same, including wrangler Joe Valdez who’s been taking
city slickers out on the trails for 45 years, my childhood
memories definitely don’t include the newer ranch
activities of mountain biking, tennis, yoga, spa
treatments and water aerobics.
Verde’s guest lodging began as a few rooms attached to
the main building and has since expanded to more than 65
rooms ranging from basic "salas" to expansive
three- and four-bedroom Santa Fe-style haciendas whose
pink and orange hues blend into the desert sunsets. The
rooms can be rustic to a fault — some apparently not
updated since my first visit — but renovations are
dining experience remains a communal affair in the main
lodge, with hearty Southwestern buffets mixing frontier
meat-and-potatoes with healthy greens and Mexican-themed
food nights. The Doghouse Saloon provides pre- and
post-dinner libations, like the popular prickly pear
margarita, along with card and pool tables. A clunky TV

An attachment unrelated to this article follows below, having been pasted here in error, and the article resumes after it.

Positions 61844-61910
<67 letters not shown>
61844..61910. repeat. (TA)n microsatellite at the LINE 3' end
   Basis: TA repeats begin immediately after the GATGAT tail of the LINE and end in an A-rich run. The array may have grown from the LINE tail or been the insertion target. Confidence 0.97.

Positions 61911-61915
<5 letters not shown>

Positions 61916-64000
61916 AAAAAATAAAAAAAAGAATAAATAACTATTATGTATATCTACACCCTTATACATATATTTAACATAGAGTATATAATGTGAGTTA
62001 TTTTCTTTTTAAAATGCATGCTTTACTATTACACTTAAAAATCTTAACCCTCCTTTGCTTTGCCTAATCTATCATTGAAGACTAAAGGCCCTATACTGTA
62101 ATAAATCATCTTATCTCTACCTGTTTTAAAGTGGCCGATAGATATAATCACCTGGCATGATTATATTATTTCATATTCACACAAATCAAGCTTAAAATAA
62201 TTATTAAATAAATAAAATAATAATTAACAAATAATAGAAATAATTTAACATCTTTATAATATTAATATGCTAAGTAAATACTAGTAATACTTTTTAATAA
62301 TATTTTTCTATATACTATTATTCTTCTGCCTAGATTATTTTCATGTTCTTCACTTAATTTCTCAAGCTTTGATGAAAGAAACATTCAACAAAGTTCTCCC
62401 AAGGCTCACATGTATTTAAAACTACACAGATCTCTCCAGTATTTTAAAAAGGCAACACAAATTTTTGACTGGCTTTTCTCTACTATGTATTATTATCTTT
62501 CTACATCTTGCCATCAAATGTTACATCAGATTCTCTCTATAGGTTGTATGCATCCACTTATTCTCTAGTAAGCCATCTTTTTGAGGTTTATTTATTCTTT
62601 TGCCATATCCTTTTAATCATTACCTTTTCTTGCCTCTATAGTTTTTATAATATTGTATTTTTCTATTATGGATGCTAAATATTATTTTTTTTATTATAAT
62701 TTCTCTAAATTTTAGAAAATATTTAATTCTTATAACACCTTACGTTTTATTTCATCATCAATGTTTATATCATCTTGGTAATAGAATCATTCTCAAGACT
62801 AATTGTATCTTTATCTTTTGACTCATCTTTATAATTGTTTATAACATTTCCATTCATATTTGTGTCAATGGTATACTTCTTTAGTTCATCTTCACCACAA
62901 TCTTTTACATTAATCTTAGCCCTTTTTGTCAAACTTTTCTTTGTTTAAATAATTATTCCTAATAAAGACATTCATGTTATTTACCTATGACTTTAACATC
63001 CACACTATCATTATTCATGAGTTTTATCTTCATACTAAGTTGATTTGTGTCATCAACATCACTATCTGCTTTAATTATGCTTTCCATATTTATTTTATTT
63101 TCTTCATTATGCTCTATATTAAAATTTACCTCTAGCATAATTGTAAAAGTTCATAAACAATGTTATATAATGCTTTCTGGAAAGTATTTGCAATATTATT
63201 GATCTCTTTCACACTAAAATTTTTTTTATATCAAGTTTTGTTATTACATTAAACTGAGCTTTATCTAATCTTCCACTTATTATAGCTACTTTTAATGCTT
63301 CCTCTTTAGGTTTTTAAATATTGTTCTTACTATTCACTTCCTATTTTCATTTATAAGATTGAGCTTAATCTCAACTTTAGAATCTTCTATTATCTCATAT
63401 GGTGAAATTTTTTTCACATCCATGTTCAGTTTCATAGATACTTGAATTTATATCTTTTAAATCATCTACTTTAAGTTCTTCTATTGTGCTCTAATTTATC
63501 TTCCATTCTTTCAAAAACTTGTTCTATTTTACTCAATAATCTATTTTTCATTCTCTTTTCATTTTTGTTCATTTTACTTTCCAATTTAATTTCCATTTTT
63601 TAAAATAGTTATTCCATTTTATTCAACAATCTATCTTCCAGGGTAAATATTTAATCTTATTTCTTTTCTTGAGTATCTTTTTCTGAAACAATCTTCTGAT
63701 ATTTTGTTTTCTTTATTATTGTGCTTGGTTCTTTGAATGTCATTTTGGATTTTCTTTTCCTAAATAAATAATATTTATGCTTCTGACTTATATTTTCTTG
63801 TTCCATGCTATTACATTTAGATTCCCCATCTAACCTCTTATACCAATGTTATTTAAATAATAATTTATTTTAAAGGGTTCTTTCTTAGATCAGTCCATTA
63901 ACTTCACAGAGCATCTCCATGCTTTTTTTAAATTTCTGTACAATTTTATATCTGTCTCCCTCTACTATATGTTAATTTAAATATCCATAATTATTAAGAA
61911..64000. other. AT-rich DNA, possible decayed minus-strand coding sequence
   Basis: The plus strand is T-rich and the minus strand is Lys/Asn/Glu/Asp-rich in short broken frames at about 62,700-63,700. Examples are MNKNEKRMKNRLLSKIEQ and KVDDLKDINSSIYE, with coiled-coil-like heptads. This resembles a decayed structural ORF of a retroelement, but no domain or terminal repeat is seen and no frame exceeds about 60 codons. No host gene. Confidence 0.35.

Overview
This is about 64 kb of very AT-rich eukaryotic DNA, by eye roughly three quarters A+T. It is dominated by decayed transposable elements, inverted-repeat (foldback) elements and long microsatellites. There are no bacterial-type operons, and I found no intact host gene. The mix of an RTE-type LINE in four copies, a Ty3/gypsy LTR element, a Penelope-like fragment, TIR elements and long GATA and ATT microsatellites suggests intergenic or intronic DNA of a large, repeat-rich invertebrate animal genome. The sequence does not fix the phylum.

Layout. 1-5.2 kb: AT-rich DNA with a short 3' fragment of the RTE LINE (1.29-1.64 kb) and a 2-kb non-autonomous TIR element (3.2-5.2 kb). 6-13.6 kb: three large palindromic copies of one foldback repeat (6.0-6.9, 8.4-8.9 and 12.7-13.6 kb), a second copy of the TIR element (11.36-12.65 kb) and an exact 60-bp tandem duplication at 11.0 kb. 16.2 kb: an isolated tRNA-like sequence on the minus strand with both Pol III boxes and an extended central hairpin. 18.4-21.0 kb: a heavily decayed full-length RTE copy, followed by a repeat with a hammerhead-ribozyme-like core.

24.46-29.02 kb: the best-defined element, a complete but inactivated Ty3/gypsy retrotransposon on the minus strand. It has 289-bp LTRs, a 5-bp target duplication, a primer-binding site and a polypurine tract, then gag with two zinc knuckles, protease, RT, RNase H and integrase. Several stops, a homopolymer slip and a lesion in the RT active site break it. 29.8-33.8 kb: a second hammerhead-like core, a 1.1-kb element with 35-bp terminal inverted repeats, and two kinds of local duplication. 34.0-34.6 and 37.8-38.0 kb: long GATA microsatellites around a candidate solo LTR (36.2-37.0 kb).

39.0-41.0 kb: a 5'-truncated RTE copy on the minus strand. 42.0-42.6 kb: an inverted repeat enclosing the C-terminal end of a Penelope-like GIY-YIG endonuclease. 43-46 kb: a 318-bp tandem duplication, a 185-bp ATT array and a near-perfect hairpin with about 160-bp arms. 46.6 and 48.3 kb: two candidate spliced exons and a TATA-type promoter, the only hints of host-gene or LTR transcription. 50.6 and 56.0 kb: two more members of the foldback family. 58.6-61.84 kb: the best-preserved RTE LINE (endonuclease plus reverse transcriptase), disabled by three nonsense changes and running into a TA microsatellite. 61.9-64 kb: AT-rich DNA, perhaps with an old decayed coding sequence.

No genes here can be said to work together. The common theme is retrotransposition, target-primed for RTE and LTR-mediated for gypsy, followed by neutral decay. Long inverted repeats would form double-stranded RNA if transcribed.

that used to be propped on a table has given way to
multiple flat screens.
family experience is part of dude ranch DNA. One family
spanning four generations has been coming to Tanque Verde
annually for the past 55 years.
about the traditions, the memories, the shared experiences
that keep our guests coming back," general manager
Rita Cote said.
I visited back in the day, I remember my little sister
Amy, maybe 5 years old, almost doing the splits as she
straddled the saddle of fat, docile Oats, the mellow horse
favorite for kids. This time, I watched Amy help her
daughter Esme, outfitted in pink cowgirl gear, get ready
for her ride atop another comically large horse.
traditions skip a generation. On the manicured front lawn
of the ranch, I saw a grandfather toss a football around
with his grandkids as their distracted executive dad stood
off to the side, pecking away at his iPhone.
do you mean you don’t know how to hold a football?"
the granddad asked, shooting a scolding glance at his son.
"Just put your fingers on the laces like this …"
from the trails, families share time at the ranch’s